Instant noodles and anti-regime leaflets rain down on North Korea

Posted Jan 1, 2012 by Katerina Nikolas
Anti-North Korea activists in South Korea have stepped up their campaign of dropping pro-democracy leaflets on their neighbours since the death of Kim Jong-il.
Kim Jong-un (left) seated with Ri Yong Ho (center) and Kim Jong-il (right) on September 28th  2010 a...
Kim Jong-un (left) seated with Ri Yong Ho (center) and Kim Jong-il (right) on September 28th, 2010 at the front of Kumsusan Memorial Palace for the meeting of the Workers' Party of Korea.
Rodong Sinmun (North Korean state media)
Balloons floated down over North Korea on Sunday, packed with instant noodles. Rather than a New Year gesture from neighbouring South Korea, the balloons were sent by anti-North activists and carried anti-regime leaflets along with the noodles.
The balloons were floated following an anti-Pyngyang rally at Imjingak, close to Seoul. The leaflets contained photographs of deposed leaders including Muammar Gaddafi and Nicolae Ceausescu, as an inspiration to budding revolutionaries to over-throw the new regime of Kim Jong-un.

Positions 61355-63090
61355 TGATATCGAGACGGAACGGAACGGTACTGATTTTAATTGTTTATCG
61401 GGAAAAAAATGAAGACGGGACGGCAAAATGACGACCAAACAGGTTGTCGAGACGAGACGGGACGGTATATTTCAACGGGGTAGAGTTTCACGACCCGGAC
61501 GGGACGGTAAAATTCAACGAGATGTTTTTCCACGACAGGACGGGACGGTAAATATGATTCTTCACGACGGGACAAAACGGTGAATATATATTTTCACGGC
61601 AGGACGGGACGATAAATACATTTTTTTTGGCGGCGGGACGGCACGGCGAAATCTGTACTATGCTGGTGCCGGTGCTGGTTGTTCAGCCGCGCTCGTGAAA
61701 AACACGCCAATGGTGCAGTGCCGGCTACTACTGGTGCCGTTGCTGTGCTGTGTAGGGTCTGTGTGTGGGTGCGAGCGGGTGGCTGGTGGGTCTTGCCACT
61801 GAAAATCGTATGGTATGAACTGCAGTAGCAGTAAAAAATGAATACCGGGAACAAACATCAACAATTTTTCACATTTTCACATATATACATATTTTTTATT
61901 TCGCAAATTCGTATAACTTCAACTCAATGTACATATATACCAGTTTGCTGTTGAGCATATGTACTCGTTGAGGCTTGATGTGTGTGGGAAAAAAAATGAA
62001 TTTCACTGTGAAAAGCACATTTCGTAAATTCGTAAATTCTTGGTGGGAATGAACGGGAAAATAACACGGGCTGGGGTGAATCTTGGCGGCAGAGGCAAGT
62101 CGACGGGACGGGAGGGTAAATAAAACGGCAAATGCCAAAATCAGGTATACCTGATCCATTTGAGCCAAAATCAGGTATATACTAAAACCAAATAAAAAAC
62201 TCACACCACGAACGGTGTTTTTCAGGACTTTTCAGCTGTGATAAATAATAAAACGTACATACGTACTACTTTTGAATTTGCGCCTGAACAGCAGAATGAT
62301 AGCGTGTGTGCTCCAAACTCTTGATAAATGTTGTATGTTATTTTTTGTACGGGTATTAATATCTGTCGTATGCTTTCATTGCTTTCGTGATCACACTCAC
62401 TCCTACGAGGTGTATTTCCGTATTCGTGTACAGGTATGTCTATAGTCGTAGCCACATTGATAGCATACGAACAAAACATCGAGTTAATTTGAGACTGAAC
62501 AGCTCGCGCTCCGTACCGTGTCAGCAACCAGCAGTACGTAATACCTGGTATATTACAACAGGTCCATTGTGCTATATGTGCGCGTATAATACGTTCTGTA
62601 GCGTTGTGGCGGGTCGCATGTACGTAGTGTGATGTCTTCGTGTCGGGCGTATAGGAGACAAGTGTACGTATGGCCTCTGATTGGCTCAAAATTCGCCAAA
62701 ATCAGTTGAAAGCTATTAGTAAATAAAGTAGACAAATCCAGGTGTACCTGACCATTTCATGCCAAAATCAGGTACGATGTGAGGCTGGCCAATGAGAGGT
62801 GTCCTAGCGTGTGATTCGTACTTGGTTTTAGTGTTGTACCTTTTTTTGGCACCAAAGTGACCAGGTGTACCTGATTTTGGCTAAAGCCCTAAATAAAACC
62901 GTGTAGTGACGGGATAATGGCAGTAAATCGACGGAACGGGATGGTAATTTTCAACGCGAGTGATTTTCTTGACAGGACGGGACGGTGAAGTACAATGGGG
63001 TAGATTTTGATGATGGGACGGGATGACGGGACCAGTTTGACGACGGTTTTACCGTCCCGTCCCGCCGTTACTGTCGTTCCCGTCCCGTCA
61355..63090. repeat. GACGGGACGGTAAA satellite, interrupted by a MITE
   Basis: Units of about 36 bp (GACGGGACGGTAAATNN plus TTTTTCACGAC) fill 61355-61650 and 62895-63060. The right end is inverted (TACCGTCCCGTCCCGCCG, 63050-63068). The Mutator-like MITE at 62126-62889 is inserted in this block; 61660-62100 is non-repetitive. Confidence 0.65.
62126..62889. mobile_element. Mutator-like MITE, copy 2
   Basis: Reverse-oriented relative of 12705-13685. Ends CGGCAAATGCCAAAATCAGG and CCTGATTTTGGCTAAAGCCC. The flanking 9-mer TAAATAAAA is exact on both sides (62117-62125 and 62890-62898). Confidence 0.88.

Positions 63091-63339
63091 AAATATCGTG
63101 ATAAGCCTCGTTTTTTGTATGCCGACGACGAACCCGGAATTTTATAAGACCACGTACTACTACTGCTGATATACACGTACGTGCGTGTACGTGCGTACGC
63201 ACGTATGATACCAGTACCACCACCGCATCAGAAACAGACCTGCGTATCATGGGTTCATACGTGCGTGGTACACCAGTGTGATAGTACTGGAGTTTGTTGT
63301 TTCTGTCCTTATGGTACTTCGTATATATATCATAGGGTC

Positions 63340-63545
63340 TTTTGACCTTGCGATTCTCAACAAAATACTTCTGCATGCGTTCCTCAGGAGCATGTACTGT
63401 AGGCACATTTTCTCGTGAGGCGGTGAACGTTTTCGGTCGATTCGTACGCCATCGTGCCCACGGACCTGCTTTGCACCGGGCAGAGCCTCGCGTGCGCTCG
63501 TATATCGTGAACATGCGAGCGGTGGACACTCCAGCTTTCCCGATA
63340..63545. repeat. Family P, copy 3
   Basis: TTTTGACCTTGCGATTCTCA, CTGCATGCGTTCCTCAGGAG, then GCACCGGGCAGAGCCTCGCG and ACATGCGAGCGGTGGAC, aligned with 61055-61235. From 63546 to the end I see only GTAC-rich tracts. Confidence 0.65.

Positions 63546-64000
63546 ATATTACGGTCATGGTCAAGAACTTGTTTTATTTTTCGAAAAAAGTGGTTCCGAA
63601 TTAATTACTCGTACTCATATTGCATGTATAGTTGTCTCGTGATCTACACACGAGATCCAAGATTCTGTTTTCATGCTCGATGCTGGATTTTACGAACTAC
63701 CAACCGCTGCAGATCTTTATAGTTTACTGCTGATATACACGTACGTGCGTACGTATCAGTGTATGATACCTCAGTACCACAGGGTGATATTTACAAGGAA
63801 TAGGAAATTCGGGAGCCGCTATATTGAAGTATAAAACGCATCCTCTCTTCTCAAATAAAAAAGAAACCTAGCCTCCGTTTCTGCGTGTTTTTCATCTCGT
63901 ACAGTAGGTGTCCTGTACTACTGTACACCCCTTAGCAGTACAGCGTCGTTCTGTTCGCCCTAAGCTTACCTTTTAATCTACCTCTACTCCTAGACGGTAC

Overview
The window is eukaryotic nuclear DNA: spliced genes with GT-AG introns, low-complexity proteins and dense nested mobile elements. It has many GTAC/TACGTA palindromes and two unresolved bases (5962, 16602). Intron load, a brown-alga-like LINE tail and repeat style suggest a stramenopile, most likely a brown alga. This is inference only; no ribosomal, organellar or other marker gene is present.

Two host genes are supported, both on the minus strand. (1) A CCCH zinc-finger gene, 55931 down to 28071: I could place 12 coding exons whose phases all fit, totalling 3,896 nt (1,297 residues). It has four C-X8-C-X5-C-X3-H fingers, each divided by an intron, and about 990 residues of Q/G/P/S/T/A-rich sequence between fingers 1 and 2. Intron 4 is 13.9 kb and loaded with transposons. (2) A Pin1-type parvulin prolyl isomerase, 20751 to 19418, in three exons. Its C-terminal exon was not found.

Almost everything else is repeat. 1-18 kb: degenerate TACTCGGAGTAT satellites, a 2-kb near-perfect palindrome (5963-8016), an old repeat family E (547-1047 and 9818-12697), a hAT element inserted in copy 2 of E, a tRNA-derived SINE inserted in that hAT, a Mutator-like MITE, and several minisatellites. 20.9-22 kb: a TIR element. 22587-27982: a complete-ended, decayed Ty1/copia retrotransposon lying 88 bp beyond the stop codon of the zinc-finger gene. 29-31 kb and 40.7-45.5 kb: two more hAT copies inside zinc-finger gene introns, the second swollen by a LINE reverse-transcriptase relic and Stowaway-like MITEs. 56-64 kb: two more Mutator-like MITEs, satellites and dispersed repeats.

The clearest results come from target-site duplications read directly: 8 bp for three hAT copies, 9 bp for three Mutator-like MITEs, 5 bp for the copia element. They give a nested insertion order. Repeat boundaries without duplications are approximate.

Naharnet reported group leader Choi Woo-Won said "We want North Korean people to know that dictators in other parts of the world faced miserable deaths, and that they should also rise up against the repressive Kim dynasty."The group comprises defectors from North Korea and representatives of human rights groups. En rian reported that following the death of dictator Kim Jong-il earlier, this month leaflets were sent criticising the hereditary secession imposed by the regime. Leaflets refer to the Kim dynasty as the "fat murderer family."
Group official Park Sang-Hak said "We will not sit idle while witnessing North Koreans suffer from oppression and hunger under autocratic leadership," as he cited the number of 2,300 North Koreans who want to escape the slavery of the regime.
Various items have been sent north from South Korea during the many balloon launches, including videos and one-dollar bills. According to The Australian dollar bills have been sent as an incentive for the North Koreans to overcome their fears of picking up the leaflets